Uganda is at political and constitutional crossroads. Parliament has adjourned sine die to allow lawmakers to consult constituents on proposals to, among others, amend the Constitution and scrap age specifications for president and district chairpersons.
Abrasive public discourse on the matter that opponents suspect aims to offer President Museveni a freehand to rule for life exploded in physical fights among MPs on two consecutive days, with Special Forces storming the chamber to extract the red fez-donning dissenters.
This was unprecedented in Uganda’s history, calamitous for our fragile democracy, rule of law and constitutionalism. It elevated violence, a commoner’s resort, as fashionable to sort out differences of opinion.
This polarisation is not our preoccupation today. Rather, we want to illuminate seminal provisions in the Constitution that escape public scrutiny during constitutional changes yet they undergird life-time privileges to legislators.
Of course, this is not to distract from the debate on age limit, but flag issues that the planned Constitution amendment should encompass.
A functioning democracy envisages, as enunciated in our Constitution, that citizens determine who governs them and how. The currency for renewal of mandate is the right to vote and be voted and adherence to the social contract with the electorate. It also includes the right to recall an elected leader, who digresses from voters’ expectation. Our situation, however, is different, hamstringing.
When the Constitution was amended in 2005, the dictating issue was removal of the presidential term limits. MPs deviously retained a provision under Article 84(7) that “the right to recall a Member of Parliament shall only exist while the Movement political system is in operation”, aware that the country was transitioning to a multiparty dispensation.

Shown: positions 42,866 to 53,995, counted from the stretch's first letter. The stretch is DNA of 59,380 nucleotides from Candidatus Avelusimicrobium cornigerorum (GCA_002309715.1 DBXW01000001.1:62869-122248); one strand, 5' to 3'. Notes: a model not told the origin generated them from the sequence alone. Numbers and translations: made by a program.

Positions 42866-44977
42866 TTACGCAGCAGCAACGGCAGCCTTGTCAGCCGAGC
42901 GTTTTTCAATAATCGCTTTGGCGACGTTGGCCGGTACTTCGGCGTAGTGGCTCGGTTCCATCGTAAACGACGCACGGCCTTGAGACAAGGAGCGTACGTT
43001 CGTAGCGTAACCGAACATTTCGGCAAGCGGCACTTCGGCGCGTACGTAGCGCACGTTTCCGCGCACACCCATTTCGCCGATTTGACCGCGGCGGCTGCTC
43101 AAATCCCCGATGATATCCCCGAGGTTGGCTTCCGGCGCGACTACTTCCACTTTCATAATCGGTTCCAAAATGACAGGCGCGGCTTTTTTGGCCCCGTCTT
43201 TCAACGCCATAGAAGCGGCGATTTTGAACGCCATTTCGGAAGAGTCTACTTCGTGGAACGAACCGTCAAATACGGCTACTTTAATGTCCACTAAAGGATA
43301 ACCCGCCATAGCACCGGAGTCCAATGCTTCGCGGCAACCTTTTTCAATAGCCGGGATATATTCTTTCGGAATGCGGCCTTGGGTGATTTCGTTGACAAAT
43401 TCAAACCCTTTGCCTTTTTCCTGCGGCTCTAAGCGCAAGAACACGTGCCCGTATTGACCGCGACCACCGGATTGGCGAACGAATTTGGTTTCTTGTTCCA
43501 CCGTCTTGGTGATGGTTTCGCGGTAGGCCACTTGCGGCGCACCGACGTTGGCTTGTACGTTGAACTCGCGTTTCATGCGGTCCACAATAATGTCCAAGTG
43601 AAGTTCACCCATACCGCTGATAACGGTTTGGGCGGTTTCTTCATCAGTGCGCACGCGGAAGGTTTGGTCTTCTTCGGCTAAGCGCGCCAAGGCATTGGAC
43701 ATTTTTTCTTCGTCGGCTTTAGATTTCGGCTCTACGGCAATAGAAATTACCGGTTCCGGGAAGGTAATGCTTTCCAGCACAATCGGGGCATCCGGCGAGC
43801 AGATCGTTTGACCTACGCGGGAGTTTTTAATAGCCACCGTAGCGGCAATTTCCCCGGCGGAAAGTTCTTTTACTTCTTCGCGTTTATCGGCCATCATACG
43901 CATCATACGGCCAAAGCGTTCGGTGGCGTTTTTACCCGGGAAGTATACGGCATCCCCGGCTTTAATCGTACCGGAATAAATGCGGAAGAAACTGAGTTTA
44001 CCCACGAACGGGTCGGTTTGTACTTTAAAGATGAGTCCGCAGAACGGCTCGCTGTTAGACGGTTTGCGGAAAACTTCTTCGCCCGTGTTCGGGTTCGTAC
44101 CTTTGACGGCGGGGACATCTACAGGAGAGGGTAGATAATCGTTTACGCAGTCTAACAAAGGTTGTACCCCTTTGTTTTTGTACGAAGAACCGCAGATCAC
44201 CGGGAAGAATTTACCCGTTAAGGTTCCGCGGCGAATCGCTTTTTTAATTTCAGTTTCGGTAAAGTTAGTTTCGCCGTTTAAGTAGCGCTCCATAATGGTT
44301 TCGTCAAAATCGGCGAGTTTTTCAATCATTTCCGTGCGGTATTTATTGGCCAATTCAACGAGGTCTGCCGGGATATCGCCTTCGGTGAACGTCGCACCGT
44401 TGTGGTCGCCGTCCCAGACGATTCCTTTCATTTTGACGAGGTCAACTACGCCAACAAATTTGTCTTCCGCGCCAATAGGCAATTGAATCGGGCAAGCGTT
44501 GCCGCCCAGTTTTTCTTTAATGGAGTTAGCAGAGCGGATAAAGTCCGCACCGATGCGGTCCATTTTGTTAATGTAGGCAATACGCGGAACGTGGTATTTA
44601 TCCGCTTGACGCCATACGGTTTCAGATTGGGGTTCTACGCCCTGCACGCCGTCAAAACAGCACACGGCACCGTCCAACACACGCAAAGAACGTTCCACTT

This means unless terminated by death, a lawmaker, once elected, serves a full term whether they breach their contract with voters or become a political nuisance.
We argue that the right of recall in itself is an incentive for elected leaders to behave and retain commitment with the electorate and, as such, must be restored in the supreme law of the land. As it is, legislators are off the leash. There is no age cap for them, no term limit. And they under Article 85(1) of the Constitution, determine their own emolument.
We are not persuaded that legislators, whose minimum academic qualification is a high school certificate or its equivalent, should relish in such treats.
MPs must show patriotism beyond rabble-rousing. It is our position that the proposed Salary Review Commission should be fast-tracked to determine remuneration of all public officials, lawmakers inclusive. We demand MPs to be less parasitic and set themselves the same bar as others.